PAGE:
This is a contribution to the second aid blog forum on admitting failure in aid projects. Several contributors have already pointed out the challenges of admitting failure in the first place, and I don’t want to pooh pooh their very real concerns. But I also think this is an idea whose time might be just around the corner. Once the ground has been broken by a few brave NGOs and supportive donors there could suddenly be a big rush, all in the name of marketing. It could come de rigeur to admit to at least a few failures.
All very wonderful, but I worry that a lot of it’s going to be rather superficial. As Marc Bellemare points out, in admitting failure, on one level all we’re really doing is showing that we are sufficiently self-critical to do so, and thus earn more kudos for self-criticism than we lose for the odd failure. This reminds me of those long application forms for graduate level jobs and questions such as ‘Name three weaknesses you have.’ No graduate worth their salt is going to confess that they don’t get on well with other people, but instead will say things like ‘can be a bit impulsive from time to time’ which can be almost turned into a positive.
Similarly, no NGO is going to admit that big chunks of their work is a complete failure. Instead, like the example given by Tom Murphy, they’re going to contrast their failure with a success (thus emphasising the value of the success story) and/or pick on relatively minor elements of their work. Of course this is just what you’d expect from human nature, and sensible management. Nobody wants to do a Ratner!
On the flip side of the coin, I would expect this to be a reasonable reflection of reality in well run organisations. Such organisations should be capable of spotting when they’re heading for failure on a major programme and devote the management time to turning things around. That’s what adaptive management, the mark of a good development project just as it is the mark of good business management, is all about. Thus the failures ought to be peripheral; where senior staff just took too long to become apprised of the trap into which they were about to fall. A good organisation should also be able extricate themselves from any such traps. Indeed admitting failure then just becomes another element of the lesson learning process that an effective organisation should be going through internally anyway. (Thus arguably admitting failure is simply exposing that process to the outside world.)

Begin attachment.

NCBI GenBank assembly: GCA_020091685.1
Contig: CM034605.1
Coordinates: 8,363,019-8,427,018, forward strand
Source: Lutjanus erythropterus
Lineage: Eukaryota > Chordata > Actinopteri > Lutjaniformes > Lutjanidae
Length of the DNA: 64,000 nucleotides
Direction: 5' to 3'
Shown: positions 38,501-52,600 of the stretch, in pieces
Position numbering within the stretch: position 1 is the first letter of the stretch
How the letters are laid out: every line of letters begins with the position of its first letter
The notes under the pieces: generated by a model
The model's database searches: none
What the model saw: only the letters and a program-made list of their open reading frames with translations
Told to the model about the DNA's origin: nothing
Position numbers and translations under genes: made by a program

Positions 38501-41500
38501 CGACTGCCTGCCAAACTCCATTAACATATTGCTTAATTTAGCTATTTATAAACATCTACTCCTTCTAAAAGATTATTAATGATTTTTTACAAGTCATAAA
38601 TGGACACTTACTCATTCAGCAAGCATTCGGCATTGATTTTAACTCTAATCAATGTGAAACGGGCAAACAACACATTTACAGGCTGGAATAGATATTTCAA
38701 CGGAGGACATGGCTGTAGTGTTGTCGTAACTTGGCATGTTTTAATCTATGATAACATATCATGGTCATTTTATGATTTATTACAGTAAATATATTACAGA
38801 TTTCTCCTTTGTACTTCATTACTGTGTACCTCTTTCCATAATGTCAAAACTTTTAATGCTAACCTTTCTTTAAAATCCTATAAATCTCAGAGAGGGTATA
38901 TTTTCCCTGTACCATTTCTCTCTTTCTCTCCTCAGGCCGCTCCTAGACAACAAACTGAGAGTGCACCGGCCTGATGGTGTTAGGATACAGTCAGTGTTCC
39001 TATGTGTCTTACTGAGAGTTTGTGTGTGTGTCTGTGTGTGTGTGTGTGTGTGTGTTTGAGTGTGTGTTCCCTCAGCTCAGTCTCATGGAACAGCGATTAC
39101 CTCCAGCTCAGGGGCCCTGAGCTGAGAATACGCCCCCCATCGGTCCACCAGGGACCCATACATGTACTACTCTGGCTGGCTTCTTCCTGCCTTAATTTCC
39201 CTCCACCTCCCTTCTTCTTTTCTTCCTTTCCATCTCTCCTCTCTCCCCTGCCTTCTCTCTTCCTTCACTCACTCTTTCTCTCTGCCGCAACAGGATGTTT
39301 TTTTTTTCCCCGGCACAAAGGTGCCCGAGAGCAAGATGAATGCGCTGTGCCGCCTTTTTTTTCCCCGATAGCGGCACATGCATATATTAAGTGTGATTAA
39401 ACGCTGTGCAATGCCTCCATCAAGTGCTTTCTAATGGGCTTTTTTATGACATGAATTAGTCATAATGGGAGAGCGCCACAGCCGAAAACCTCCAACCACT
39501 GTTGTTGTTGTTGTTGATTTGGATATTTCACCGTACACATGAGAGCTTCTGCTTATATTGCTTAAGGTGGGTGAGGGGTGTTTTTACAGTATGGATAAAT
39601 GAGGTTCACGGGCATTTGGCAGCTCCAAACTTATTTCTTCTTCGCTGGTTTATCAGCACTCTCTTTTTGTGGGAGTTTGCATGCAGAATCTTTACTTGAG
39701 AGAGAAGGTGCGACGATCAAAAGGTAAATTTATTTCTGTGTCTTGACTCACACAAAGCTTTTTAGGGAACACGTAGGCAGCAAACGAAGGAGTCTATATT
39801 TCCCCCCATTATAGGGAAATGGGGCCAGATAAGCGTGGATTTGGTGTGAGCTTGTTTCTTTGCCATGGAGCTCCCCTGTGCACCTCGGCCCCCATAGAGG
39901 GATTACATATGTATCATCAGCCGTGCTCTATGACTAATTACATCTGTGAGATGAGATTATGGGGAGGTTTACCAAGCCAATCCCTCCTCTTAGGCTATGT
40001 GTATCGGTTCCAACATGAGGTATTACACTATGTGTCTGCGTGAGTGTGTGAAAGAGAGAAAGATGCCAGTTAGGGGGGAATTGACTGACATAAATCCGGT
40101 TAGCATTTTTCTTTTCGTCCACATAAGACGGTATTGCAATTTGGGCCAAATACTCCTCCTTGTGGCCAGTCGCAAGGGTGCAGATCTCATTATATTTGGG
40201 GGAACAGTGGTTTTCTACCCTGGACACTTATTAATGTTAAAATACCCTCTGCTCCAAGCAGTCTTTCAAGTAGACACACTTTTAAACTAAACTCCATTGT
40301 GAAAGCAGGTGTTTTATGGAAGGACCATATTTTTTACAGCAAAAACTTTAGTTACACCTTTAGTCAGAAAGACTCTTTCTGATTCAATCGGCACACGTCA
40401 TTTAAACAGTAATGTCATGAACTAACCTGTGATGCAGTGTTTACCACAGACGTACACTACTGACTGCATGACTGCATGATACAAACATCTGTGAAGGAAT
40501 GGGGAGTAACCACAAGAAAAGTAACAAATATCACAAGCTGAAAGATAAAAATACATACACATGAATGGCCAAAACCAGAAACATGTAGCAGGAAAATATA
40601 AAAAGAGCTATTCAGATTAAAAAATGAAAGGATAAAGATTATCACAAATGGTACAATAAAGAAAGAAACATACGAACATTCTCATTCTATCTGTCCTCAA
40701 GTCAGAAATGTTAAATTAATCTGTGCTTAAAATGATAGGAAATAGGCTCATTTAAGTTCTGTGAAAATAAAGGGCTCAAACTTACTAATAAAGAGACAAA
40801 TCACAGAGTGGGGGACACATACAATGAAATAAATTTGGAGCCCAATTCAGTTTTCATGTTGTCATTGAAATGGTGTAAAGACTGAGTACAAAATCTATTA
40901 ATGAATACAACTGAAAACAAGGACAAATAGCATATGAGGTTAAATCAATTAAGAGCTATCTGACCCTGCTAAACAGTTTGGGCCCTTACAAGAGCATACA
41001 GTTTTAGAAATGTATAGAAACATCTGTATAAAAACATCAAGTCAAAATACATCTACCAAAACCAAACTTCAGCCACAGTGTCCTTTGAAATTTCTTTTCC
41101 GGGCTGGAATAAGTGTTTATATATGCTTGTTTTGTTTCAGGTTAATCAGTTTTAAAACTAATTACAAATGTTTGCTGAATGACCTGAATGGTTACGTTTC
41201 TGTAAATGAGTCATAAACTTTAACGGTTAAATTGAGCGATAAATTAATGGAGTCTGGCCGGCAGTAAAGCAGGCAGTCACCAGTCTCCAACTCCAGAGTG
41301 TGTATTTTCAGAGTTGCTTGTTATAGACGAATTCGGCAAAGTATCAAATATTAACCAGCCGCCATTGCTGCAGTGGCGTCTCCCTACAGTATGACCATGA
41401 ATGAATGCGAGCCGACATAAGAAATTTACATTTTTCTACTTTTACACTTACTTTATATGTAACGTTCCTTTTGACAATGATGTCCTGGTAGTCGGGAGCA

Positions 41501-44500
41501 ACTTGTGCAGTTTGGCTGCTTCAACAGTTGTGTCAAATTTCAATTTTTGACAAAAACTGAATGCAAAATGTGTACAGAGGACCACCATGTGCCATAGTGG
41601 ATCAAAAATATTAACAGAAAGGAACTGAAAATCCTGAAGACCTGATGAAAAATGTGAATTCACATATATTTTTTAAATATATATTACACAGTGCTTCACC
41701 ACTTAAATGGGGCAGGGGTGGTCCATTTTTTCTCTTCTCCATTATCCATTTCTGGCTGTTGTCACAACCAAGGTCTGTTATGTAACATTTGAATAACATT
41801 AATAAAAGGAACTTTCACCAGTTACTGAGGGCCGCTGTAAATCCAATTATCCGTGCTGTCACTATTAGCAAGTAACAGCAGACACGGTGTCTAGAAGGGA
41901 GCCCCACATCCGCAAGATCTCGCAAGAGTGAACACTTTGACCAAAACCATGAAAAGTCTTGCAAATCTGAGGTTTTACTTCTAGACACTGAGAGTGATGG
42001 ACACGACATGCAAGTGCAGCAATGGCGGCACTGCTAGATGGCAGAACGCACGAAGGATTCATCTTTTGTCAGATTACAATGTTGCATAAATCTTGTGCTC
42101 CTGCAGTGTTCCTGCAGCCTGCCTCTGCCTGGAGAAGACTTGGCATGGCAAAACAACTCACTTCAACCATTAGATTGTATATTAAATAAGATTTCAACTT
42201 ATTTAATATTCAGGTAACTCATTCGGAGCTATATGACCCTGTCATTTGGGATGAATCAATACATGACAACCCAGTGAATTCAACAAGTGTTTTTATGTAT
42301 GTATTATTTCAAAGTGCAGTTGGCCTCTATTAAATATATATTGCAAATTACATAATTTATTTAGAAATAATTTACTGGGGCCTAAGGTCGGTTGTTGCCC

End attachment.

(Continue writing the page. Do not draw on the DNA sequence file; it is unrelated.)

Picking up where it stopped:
The trouble is that a lot of what goes on in development does not appear to me to be that well run. (On average I’d say the quality of management in NGOs is probably better than other parts of the aid world, but it’s not a hard and fast rule.) Will these less well run organisations, programmes and projects have the courage to admit they made much bigger failures? I fear not. Just ask the leading advocates of the Millennium Villages Project!
That all said, I can see a big potential win here if admitting failure really takes off. Because for all the lack of self-criticism in the aid world, I think it is worse in developing country governments. So if self-criticism became that much more mainstream, then there is a chance that it might percolate across the institutional boundaries. I’m not overly optimistic on this point, but it is certainly worth the attempt.
To conclude, I would have failed myself if readers of this post came away with a negative impression of the growing fad for publicly admitting failure in development projects. I think it is an excellent innovation, and I hope it catches on. A little more humility from the big aid players would be no bad thing any way. Just expect a certain degree of superficiality and turning negatives into positives along the way, because that’s just human nature.